Frank looked at him suspiciously. ‘Why?’
Janssen smiled. ‘Those capsules have been poisoned, my dear man. Part of my grandiose plan. But know that I do not wish you to die. I am in need of people, real Dutchmen, like you. Surrender now, so I can have you treated.’ The Secretary of State sounded very convincing. Frank remembered admiring his voice. Now he despised it. His eyes blurred for a moment. Again he felt needles of ice and pain in his muscles. Then he remembered the text from the lab report.
‘You have two hours maybe, three tops. If you want to get out of this unharmed you must decide sooner rather than later. Within twenty minutes, preferably.’ Janssen laughed. ‘There’s no other way, give me the key so we can go. My helicopter is close by.’ With hands outstretched the Secretary of State walked up to him. Frank hesitated. In the silence between machine gun exchanges outside he heard the soft patter of paws. The barrel of the Grinder came up again. Janssen stopped and examined Decker. Frank looked around. Near the ceiling there was an air vent. Several pointy snouts moved past the steel bars of the grate. Decker looked at the Secretary of State again. Too fast, his vision blurred again. For just a moment it seemed a large albino rat stood before him. His memory replayed the scene of the fight he had witnessed earlier. He felt loneliness rise again, but the thought of the albino rat strengthened his resolve.
He had to fight, until the end. No quitting! Again there was a feeling of kinship with the animal. He decided and it felt good. It was good. Perhaps out there a different sort of Frank Decker would help him, but he would have to stand fast. He had to earn it.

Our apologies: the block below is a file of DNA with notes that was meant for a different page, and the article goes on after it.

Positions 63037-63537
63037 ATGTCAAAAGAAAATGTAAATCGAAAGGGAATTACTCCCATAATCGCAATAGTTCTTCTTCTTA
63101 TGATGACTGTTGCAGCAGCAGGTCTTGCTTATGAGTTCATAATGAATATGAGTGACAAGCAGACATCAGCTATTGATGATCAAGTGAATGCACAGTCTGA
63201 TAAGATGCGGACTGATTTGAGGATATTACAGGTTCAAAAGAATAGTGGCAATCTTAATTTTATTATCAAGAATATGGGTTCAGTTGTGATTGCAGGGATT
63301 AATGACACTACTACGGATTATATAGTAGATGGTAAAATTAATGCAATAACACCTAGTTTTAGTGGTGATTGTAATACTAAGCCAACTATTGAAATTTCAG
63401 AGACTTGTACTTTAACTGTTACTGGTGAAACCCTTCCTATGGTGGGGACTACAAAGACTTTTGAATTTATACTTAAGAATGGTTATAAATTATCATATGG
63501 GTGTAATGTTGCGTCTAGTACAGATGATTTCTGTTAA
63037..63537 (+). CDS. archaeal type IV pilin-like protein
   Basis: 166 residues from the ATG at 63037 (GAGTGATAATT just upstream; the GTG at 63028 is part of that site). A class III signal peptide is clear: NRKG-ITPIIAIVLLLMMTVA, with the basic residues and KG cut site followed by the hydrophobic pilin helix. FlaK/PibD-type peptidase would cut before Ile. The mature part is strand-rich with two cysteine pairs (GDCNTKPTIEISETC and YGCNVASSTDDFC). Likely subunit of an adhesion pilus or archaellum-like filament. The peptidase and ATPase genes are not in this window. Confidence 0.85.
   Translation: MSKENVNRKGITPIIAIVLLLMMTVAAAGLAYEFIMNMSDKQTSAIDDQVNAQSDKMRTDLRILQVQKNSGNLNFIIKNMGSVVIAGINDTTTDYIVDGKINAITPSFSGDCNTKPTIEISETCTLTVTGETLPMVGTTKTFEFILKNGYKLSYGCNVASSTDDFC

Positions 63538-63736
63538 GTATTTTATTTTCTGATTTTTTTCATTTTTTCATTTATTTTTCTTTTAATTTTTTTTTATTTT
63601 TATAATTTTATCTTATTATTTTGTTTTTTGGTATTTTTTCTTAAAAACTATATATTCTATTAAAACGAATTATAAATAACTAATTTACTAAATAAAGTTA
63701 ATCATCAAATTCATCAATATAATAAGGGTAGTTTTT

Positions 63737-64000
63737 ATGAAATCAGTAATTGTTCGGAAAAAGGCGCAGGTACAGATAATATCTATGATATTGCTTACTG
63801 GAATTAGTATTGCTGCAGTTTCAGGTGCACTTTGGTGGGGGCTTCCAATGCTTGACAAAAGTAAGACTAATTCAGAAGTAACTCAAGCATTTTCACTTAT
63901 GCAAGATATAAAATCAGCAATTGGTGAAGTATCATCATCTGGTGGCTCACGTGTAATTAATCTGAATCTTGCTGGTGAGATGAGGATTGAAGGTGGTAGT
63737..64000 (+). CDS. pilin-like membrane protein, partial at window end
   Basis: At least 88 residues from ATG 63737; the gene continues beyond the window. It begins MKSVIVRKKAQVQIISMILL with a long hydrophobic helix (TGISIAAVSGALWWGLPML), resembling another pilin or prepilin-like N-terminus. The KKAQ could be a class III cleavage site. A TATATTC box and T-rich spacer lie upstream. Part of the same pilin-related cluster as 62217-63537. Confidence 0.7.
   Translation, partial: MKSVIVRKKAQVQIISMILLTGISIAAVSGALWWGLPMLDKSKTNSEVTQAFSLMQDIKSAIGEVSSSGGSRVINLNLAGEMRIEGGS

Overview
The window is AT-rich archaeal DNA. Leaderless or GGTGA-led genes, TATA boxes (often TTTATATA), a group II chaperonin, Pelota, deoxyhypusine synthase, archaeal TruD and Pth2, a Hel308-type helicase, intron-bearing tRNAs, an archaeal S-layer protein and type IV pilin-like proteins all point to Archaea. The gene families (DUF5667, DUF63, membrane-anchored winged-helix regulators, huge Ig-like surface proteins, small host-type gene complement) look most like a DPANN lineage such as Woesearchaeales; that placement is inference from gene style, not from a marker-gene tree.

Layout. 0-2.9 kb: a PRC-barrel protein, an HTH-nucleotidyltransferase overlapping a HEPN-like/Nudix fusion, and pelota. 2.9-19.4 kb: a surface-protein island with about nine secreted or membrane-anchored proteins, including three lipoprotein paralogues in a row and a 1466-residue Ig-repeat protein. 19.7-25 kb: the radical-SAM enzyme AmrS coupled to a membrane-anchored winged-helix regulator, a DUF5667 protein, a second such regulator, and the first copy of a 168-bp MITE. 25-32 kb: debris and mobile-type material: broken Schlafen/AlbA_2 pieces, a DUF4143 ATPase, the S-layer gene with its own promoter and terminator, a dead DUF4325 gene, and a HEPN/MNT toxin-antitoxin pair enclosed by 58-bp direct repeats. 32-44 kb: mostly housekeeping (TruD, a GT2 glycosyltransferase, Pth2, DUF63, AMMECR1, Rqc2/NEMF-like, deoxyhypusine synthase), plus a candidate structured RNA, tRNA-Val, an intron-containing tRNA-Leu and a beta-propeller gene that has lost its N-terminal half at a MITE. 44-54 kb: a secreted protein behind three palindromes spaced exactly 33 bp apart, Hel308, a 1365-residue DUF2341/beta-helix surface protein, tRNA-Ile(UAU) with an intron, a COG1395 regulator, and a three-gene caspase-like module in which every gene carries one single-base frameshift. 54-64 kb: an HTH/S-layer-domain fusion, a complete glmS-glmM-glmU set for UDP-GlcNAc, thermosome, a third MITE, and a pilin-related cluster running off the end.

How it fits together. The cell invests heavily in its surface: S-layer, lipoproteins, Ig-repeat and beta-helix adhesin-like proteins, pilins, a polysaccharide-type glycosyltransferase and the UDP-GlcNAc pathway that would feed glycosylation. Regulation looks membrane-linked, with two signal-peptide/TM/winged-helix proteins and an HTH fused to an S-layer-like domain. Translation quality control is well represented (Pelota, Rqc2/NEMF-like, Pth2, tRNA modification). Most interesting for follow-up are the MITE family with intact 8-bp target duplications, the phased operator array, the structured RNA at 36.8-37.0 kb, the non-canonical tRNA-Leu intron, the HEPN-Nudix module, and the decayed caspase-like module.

‘Stanley and Martin, you dick!’ Frank emptied a clip on the Secretary of State. Two hundred large caliber bullets pulverized his body against the wall in a most satisfactory manner. An outside explosion blew a small piece of the wall inside. Frank Decker grabbed a handful of capsules from his inner pocket and found the last of the yellow ones that remained. More than enough. One by one he downed them and he felt the glorious rise of strength and power that made him infernally divine.
Read Part One here.
‘Infernally Divine‘ is de vertaling van het tweede verhaal dat Mike Jansen schreef. Bij de ‘King Kong Award’ in 1991 haalde het als ‘Duivelse Goddelijkheid‘ de 8ste plek en won de Rob Vooren Prijs voor beste nieuwkomer.
‘Infernally Divine‘ is the translation of ‘Duivelse Goddelijkheid‘, the second story written by Mike Jansen. At the ‘King Kong Award’ in 1991 it reached the 8th position and it won the “Rob Vooren Prijs’ for best newcomer.